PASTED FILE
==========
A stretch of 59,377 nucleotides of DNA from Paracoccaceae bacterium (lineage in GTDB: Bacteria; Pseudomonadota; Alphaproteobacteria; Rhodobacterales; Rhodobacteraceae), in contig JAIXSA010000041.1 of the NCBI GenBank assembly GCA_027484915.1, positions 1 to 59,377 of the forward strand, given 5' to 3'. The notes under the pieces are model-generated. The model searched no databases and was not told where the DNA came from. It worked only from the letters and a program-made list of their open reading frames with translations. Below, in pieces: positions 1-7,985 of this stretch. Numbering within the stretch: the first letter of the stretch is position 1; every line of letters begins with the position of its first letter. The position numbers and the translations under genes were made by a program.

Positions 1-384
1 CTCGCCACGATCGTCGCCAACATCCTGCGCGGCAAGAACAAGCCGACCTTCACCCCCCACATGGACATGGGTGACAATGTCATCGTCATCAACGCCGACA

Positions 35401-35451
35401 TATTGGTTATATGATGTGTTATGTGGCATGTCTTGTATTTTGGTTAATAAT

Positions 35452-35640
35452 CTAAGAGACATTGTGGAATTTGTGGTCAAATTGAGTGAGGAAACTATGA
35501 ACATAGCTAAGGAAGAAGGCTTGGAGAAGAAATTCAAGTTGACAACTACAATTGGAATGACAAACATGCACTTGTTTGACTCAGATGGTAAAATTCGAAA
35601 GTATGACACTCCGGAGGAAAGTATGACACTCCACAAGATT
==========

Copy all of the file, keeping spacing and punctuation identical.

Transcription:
A stretch of 59,377 nucleotides of DNA from Paracoccaceae bacterium (lineage in GTDB: Bacteria; Pseudomonadota; Alphaproteobacteria; Rhodobacterales; Rhodobacteraceae), in contig JAIXSA010000041.1 of the NCBI GenBank assembly GCA_027484915.1, positions 1 to 59,377 of the forward strand, given 5' to 3'. The notes under the pieces are model-generated. The model searched no databases and was not told where the DNA came from. It worked only from the letters and a program-made list of their open reading frames with translations. Below, in pieces: positions 1-7,985 of this stretch. Numbering within the stretch: the first letter of the stretch is position 1; every line of letters begins with the position of its first letter. The position numbers and the translations under genes were made by a program.

Positions 1-384
1 CTCGCCACGATCGTCGCCAACATCCTGCGCGGCAAGAACAAGCCGACCTTCACCCCCCACATGGACATGGGTGACAATGTCATCGTCATCAACGCCGACA

Positions 35401-35451
35401 TATTGGTTATATGATGTGTTATGTGGCATGTCTTGTATTTTGGTTAATAAT

Positions 35452-35640
35452 CTAAGAGACATTGTGGAATTTGTGGTCAAATTGAGTGAGGAAACTATGA
35501 ACATAGCTAAGGAAGAAGGCTTGGAGAAGAAATTCAAGTTGACAACTACAATTGGAATGACAAACATGCACTTGTTTGACTCAGATGGTAAAATTCGAAA
35601 GTATGACACTCCGGAGGAAAGTATGACACTCCACAAGATT